Nor, obviously, are Clinton and her senior policy adviser aware of Paul Krugman’s columns and blog posts explaining the tremendous edge that the mega-banks, which no longer deign to actually make business loans to small businesses because, well, they’re doing just fine with their hedge fund and investment banking operations (I mean, well, usually they are), have over regional or local banks that do so deign. And since they’re getting their take on liberals from Fox News and Rush Limbaugh, they also apparently don’t know that Elizabeth Warren, Sherrod Brown, and Jeff Merkley have used their positions on the Senate Banking Committee to try to enact legislation to break up the mega-banks by prohibiting banks that have standard so-called retail banking operations from engaging also in hedge fund and investment banking functions. Which Clinton, wonk that she is, would understand would itself make it easier for the banks that would be operating as, y’know, banks to make loans, on decent terms, to small businesses.
Maybe Clinton and her senior policy adviser think Krugman and those three senators and, say, Durbin and Bernie Sanders, are Tea Party members. Or centrists. Or maybe they know of other liberals who are demanding justice for JPMorgan Chase and Citibank.
Or maybe they should get out more among, say, real live liberals.
For that matter, they also should get out more among moderates. Most of whom, probably, think this country’s three-decades-long mass-incarceration policies raise profound concerns beyond the exorbitant direct expenditures, many of whom, probably, would question Clinton’s basic judgment if they knew that she thinks state governments should just drive a harder bargain with Marco Rubio’s tacit business partner, GEO, and its main competitor, Corrections Corporation of America—both of which, it turns out, have contracts with state and county governments in which the governments promise to keep the prisons or jails at or near capacity, or pay the corporations for the empty beds. I mean, cots.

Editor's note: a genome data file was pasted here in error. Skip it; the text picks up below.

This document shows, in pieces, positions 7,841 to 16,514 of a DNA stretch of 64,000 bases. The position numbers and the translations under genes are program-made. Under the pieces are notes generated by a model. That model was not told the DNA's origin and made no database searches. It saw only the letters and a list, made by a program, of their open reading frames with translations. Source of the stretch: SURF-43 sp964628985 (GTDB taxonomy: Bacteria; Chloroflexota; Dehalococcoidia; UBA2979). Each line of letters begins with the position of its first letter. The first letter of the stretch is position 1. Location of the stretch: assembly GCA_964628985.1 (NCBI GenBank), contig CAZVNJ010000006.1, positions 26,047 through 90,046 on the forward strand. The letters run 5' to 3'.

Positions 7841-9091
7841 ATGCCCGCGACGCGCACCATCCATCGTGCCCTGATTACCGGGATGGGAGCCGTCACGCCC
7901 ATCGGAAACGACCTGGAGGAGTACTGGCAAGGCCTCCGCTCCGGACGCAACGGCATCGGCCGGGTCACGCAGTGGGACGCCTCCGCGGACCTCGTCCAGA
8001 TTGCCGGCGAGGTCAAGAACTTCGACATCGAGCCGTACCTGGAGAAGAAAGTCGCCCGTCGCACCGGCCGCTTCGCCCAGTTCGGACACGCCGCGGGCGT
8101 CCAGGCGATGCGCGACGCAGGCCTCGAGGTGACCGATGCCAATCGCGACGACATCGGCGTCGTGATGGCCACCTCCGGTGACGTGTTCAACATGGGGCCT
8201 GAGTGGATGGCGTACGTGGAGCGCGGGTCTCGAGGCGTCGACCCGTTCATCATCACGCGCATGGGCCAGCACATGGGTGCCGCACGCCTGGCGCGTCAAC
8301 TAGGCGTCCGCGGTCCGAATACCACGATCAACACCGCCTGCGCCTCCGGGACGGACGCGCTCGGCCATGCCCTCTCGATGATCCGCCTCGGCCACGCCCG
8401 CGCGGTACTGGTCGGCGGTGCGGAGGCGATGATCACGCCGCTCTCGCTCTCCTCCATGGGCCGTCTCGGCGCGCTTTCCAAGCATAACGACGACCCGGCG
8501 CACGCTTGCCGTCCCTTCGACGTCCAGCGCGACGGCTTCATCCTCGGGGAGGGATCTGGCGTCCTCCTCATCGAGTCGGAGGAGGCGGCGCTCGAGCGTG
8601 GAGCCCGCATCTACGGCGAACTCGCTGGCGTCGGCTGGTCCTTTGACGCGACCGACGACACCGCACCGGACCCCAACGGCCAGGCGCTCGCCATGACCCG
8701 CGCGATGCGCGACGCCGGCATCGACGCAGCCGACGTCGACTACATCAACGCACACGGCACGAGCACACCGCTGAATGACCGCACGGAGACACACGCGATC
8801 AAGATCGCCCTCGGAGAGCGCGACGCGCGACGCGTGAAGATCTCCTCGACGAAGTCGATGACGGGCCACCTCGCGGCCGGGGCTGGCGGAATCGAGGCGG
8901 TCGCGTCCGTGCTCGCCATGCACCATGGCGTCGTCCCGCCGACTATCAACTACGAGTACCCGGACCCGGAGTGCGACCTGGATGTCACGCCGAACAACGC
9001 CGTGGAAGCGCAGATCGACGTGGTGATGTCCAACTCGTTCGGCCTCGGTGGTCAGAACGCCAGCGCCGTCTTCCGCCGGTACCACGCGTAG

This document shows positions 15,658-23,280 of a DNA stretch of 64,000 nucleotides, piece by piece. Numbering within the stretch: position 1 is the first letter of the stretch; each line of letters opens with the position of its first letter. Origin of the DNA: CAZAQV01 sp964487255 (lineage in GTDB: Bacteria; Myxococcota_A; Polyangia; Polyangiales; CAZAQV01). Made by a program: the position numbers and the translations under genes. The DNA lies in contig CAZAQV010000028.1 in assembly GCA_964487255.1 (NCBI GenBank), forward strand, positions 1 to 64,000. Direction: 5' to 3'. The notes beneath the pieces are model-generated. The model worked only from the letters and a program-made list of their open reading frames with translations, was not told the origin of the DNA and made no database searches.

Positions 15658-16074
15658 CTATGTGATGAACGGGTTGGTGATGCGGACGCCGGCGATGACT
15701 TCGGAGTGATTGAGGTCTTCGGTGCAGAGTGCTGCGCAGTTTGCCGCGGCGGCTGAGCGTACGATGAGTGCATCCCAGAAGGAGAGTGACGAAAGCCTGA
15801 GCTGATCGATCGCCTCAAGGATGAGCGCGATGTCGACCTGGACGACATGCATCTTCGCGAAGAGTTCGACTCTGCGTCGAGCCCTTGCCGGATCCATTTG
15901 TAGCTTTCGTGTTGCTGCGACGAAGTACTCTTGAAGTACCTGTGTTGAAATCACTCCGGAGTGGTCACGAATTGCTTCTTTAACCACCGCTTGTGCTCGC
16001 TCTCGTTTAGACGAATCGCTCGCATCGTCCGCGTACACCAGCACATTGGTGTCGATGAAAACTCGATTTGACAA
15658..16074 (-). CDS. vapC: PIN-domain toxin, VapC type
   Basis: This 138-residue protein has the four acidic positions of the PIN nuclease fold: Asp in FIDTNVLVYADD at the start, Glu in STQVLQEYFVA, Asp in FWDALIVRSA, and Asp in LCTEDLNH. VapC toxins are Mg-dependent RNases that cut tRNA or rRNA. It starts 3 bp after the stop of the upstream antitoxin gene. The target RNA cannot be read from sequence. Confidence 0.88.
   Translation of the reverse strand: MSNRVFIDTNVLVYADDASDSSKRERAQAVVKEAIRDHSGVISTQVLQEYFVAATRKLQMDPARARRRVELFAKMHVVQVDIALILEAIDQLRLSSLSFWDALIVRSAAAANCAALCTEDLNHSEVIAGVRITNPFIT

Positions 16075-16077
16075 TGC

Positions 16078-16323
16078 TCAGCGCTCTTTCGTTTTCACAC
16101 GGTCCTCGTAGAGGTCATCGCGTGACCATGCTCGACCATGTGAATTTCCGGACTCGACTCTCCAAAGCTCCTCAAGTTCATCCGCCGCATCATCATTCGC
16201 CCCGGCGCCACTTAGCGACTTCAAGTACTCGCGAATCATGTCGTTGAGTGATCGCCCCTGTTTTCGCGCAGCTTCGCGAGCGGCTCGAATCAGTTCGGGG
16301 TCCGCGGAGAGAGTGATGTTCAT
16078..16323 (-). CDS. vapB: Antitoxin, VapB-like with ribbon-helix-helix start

Both Clinton and her senior policy adviser hold law degrees from Yale. So, who knows? It might even occur to one or the other to suggest that such contracts constitute wholesale violations of Fourteenth Amendment due process guarantees. And state constitutions’ separation-of-powers structure. Perhaps Samuel Alito, who is deeply concerned about the constitutionality of public-employee unions’ very existence because of unions’ power to determine such things as the size of state government, can assist with legal theory. Maybe they could ask him for suggestions.
I mean, they’re wonks, right? How else would they know that mass incarceration is expensive?
And if Clinton doesn’t inform the public of that fact, they won’t know that fact. luckily, she plans to tell the public, and support this assertion with detailed information about the math formula she used to discern that fact. And really, it is a fact. Mass incarceration is very expensive. And that money could be used for … other things. Good thing she’s a practical wonk.
But back to the nitty-gritty of using us liberals as foils to assure moderates that she’s not really so liberal even now, what with her cutting against the liberal grain of proposing to end bottlenecks to small-business loans, and all. I will oblige her, and have my brick ready to throw through the window of a neighborhood Thai restaurant nearby that plans to expand after it gets a new loan.